THESE studies in secret history follow no chronological order. The affair of James de la Cloche only attracted the author's attention after most of the volume was in print. But any reader curious in the veiled intrigues of the Restoration will probably find it convenient to peruse `The Mystery of James de la Cloche' after the essay on `The Valet's Master,' as the puzzling adventures of de la Cloche occurred in the years ( 1668-1669), when the Valet was consigned to life-long captivity, and the Master was broken on the wheel. What would have been done to `Giacopo Stuardo' had he been a subject of Louis XIV., `'tis better only guessing.' But his fate, whoever he may have been, lay in the hands of Lord Ailesbury's `good King,' Charles II., and so he had a good deliverance.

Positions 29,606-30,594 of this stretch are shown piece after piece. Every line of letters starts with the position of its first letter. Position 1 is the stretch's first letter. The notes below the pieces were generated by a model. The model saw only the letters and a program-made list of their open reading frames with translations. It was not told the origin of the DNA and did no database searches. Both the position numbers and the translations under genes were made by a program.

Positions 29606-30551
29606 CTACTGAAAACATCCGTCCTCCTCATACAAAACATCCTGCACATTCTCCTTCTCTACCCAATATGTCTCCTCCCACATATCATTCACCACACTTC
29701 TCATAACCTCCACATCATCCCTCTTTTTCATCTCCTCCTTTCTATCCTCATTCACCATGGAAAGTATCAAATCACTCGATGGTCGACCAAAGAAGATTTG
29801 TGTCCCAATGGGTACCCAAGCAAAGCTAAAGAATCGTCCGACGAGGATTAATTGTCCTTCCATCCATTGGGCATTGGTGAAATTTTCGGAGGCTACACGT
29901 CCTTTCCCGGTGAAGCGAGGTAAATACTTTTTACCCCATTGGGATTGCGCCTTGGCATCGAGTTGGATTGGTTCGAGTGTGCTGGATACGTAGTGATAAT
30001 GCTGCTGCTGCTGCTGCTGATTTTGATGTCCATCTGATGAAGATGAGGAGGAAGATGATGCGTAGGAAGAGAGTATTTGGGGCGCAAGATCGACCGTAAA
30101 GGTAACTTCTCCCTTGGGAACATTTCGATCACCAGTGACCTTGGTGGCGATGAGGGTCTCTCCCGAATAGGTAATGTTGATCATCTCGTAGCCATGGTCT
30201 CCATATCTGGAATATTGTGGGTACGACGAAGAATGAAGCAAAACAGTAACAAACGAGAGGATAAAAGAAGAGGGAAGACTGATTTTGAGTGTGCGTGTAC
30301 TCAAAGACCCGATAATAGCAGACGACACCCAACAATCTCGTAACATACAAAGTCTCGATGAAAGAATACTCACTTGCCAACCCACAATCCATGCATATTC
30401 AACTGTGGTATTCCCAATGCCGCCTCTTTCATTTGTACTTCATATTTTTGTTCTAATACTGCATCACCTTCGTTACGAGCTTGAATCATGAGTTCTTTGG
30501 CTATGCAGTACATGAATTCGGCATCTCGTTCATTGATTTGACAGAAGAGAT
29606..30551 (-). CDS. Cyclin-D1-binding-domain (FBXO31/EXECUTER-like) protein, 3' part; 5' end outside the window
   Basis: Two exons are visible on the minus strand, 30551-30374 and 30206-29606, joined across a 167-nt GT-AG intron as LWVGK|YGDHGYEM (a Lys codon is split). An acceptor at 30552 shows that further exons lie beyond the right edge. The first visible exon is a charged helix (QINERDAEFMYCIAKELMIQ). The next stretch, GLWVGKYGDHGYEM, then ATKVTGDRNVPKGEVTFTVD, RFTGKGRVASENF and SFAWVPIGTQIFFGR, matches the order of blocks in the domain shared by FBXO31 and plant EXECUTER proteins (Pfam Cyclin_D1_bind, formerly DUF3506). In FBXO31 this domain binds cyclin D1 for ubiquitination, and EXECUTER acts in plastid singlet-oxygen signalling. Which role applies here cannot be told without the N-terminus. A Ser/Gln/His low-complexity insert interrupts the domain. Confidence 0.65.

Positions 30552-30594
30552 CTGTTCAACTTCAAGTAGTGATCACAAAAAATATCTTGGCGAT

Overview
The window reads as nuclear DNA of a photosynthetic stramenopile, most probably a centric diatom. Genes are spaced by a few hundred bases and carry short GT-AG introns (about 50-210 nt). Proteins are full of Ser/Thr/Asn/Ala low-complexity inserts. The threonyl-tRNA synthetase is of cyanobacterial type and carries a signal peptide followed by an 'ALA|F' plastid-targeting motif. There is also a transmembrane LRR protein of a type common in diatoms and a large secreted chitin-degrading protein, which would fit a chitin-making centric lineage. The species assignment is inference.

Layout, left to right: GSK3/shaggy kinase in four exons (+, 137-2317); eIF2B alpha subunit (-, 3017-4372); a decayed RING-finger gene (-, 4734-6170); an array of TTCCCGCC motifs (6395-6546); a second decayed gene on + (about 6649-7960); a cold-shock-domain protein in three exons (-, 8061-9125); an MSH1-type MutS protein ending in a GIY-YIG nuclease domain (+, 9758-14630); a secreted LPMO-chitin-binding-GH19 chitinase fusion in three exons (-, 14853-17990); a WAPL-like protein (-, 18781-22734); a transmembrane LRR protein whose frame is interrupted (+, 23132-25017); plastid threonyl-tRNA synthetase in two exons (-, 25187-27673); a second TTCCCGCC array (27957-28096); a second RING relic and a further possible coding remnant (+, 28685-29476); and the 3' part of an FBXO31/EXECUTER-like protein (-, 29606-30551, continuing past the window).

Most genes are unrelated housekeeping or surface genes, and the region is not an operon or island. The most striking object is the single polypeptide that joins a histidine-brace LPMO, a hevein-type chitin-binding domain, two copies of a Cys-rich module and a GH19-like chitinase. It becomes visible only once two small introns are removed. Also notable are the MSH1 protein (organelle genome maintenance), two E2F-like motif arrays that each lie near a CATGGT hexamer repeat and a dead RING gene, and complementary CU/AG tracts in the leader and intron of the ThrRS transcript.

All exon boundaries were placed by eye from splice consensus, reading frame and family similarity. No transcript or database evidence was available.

The author is well aware that whosoever discusses historical mysteries pleases the public best by being quite sure, and offering a definite and certain solution. Unluckily Science forbids, and conscience is on the same side. We verily do not know how the